Oxenfree's tense setting was made even more unsettling by its ambient soundtrack, scored by SCNTFC. The vinyl release of the game's score is pressed on gray and purple records and features artwork on the cover and sleeves of the game's various towns and caves.
For even more classic and indie game soundtracks, continue on to Page 2.
We’ve had some big movies hit in the last several months, including titles like Captain America: Civil War, Star Trek Beyond, The Legend of Tarzan, X-Men Apocalypse, Independence Day: Resurgence, and Finding Dory, not to mention upcoming releases like Jason Bourne and Suicide Squad. The summer season has for decades been a hotspot for big tentpole film releases, taking advantage of younger folks out of school and older viewers on holiday from work. But even with big ticket sales, few of those movies have made a successful transition into great video games. Maybe that’s because the best ideas just haven’t been voiced.
So, what’s it going to be? Whether from this summer or the movie blockbusters of yesteryear, which big movie deserves a new video game treatment? Maybe your favorite movie got a video game, but it was awful – how could it have been better?
Share your movie pick in the comments below, and tell us what kind of game you hope that game developers would make based on it. We’re pretty sure all the big Hollywood producers are going to be reading your responses, and they'll get right to work on lining up a game development partnership.
When do you let go of a series and stop having faith? Nearly
every franchise has its duds, but at some point bad entries aren't an anomaly
anymore, they're a trend. When fans are frequently getting burned, it's
reasonable they'd start questioning their loyalty, even if they long for the
glory days of yore. Here are five long-running series that are no longer
providing fans much reason to stick around except for blind faith that next
time things will be different.
Where it went wrong: Tony Hawk Ride (PlayStation 3, Xbox
PlayStation gamers were introduced to Tony Hawk's Pro Skater
way back in 1999, and the whole experience was magical. Not only were the
movements and tricks silky-smooth for the time, but the punk-oriented
soundtrack featuring bands like Primus and Dead Kennedys was top-of-the-line.
Activision took the success of THPS and ran with it; developer Neversoft
created one of the best games of the era in Tony Hawk's Pro Skater 2. As time
went on, the series' quality gradually declined, though Tony Hawk's Project 8
did introduce some interesting new mechanics. Soon afterward, developer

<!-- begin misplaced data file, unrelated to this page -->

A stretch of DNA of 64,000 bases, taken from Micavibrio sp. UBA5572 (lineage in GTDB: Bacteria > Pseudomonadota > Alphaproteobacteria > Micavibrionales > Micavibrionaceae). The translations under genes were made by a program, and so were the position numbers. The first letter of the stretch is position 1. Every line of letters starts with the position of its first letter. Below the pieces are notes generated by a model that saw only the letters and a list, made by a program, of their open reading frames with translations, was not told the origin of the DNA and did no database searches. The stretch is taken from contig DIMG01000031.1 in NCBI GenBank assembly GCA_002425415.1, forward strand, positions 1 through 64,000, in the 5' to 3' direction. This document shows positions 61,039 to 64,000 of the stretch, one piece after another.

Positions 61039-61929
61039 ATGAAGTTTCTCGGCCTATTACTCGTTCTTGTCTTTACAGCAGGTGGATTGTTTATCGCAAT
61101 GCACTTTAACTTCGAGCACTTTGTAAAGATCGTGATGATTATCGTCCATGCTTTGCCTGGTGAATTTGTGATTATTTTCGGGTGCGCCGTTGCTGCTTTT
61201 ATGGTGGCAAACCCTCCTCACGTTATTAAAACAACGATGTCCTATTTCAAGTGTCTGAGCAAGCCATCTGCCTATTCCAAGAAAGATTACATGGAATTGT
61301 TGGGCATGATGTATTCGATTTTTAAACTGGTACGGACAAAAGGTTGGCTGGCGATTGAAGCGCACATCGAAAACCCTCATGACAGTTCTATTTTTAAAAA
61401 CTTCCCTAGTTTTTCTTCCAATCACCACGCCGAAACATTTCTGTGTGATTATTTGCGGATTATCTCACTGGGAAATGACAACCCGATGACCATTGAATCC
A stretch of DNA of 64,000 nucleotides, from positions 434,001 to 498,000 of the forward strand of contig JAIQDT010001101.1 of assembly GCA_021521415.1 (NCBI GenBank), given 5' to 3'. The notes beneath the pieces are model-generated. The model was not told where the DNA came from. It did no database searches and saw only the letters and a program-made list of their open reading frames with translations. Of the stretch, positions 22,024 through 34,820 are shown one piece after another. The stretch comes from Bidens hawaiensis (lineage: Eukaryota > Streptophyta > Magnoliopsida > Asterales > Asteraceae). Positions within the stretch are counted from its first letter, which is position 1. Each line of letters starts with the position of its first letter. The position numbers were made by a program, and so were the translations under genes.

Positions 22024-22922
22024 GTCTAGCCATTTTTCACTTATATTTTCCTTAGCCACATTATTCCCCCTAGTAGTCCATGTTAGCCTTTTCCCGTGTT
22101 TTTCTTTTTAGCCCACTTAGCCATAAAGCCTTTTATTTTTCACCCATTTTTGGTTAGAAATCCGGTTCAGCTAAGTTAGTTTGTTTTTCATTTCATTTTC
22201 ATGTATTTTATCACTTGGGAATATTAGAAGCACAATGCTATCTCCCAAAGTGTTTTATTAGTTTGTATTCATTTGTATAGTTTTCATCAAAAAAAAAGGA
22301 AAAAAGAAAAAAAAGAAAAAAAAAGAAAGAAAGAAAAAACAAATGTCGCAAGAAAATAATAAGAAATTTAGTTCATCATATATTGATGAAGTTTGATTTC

Robomodo was handed the reins to the series. That's when it face-planted.
In a time where Guitar Hero and Rock Band had become
immensely popular, Activision chose to create a plastic skateboard peripheral
with four infrared sensors – one on each side of the board – and several motion
sensors. Gamers would use the skateboard just like a real one. Tony Hawk Ride was an
abysmal failure, full of awkward gameplay and frustrating issues. While its
successor, Tony Hawk's Shred, was higher quality, it sold terribly and the
franchise was shelved. If the recent debut of Tony Hawk's Pro Skater 5 is any
indication, though, maybe it should have stayed there. On Metacritic, the PS4
version has a 32, while the Xbox One fared a bit better with a 39. Ouch. Not
even by going back to its roots could the series deliver a polished and
Where it went wrong: Silent Hill Homecoming (PlayStation 3,
Xbox 360, PC)
Silent Hill wasn't just creepy; it had some truly messed-up
storylines. The games were about confronting the unknown, so much so that the
tension was palpable every time you walked around a corner. Whether it was an
unexpected jump scare or insane plot twist, Silent Hill loved to toy with your
mind. Silent Hill 2 remains one of the best offerings for playing with your
expectations, providing memorable endings based on your choices.
Throughout the franchise's early days, the focus was
creeping out players. The Room and Origins started the quality shift downward.
It wasn't until Konami decided to ditch horror for action and put you in the
shoes of a war hero in Homecoming that things really fell apart. This didn't
make it feel like you were a normal person just trying to survive and took away
much of the tension. Shattered Memories had some great ideas (especially being
psychologically evaluated according to your actions), but didn't end up making
a huge splash due to some boring gameplay and poor controls. Downpour also
tried to get the franchise back on track, but had similar results. And that